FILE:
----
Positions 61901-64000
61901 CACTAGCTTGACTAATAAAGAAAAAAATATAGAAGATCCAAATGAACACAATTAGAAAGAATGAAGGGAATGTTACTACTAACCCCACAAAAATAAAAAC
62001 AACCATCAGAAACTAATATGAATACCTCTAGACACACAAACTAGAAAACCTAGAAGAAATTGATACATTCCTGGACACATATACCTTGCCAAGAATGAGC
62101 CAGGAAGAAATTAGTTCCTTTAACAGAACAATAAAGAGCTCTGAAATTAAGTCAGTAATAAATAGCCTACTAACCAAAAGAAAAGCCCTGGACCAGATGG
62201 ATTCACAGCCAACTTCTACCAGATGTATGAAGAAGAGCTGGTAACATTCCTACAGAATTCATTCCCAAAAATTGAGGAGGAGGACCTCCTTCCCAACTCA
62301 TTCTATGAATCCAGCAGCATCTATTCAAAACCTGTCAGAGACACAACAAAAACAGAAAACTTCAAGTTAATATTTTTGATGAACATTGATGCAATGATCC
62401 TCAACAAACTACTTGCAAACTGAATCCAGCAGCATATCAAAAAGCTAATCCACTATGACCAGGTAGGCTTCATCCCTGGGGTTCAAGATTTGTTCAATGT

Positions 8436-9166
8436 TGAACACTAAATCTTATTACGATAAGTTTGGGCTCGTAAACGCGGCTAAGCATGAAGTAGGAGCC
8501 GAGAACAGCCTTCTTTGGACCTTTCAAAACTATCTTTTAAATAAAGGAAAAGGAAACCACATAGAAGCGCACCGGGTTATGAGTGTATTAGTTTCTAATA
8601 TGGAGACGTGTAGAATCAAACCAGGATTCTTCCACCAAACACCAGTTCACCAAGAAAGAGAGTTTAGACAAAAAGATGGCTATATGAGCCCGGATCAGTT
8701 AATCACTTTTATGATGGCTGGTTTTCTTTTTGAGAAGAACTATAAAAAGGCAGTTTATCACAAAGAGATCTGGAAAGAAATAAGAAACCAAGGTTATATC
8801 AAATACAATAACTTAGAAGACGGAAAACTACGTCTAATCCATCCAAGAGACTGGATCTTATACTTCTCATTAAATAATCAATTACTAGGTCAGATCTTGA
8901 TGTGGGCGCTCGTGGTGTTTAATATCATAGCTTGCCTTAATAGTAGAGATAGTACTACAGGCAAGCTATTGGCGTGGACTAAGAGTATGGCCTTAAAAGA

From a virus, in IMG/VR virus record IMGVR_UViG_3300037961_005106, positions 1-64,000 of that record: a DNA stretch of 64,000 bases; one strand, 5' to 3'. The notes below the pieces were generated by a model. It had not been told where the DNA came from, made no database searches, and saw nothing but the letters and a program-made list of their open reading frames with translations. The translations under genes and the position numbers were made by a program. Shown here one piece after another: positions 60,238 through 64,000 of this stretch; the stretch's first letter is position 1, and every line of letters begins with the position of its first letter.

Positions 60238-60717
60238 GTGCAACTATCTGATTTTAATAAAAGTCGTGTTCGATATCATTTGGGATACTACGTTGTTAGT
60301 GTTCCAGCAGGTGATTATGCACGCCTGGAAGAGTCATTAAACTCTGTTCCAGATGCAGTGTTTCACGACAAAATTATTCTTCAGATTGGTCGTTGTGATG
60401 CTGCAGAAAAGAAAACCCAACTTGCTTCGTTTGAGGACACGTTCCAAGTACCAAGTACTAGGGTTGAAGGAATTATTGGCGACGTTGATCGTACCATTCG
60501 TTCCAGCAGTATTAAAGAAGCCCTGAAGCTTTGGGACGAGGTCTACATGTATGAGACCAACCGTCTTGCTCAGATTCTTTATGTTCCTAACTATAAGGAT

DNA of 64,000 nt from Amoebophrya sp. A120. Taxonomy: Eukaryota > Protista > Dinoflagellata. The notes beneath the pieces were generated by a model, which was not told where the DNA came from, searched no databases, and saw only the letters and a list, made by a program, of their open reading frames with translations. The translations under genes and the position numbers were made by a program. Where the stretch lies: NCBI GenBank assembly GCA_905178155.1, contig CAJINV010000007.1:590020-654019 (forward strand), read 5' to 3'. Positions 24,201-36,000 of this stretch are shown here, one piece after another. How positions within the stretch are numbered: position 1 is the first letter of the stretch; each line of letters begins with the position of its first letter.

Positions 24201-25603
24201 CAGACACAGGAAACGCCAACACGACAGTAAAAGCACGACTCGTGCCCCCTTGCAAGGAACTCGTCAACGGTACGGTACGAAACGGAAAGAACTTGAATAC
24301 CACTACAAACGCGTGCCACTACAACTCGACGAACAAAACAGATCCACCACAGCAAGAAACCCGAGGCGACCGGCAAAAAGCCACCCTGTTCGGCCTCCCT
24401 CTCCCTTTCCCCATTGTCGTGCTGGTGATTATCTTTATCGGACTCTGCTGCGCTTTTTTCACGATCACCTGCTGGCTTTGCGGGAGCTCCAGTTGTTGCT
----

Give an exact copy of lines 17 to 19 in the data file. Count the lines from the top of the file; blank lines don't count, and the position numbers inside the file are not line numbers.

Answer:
60238 GTGCAACTATCTGATTTTAATAAAAGTCGTGTTCGATATCATTTGGGATACTACGTTGTTAGT
60301 GTTCCAGCAGGTGATTATGCACGCCTGGAAGAGTCATTAAACTCTGTTCCAGATGCAGTGTTTCACGACAAAATTATTCTTCAGATTGGTCGTTGTGATG
60401 CTGCAGAAAAGAAAACCCAACTTGCTTCGTTTGAGGACACGTTCCAAGTACCAAGTACTAGGGTTGAAGGAATTATTGGCGACGTTGATCGTACCATTCG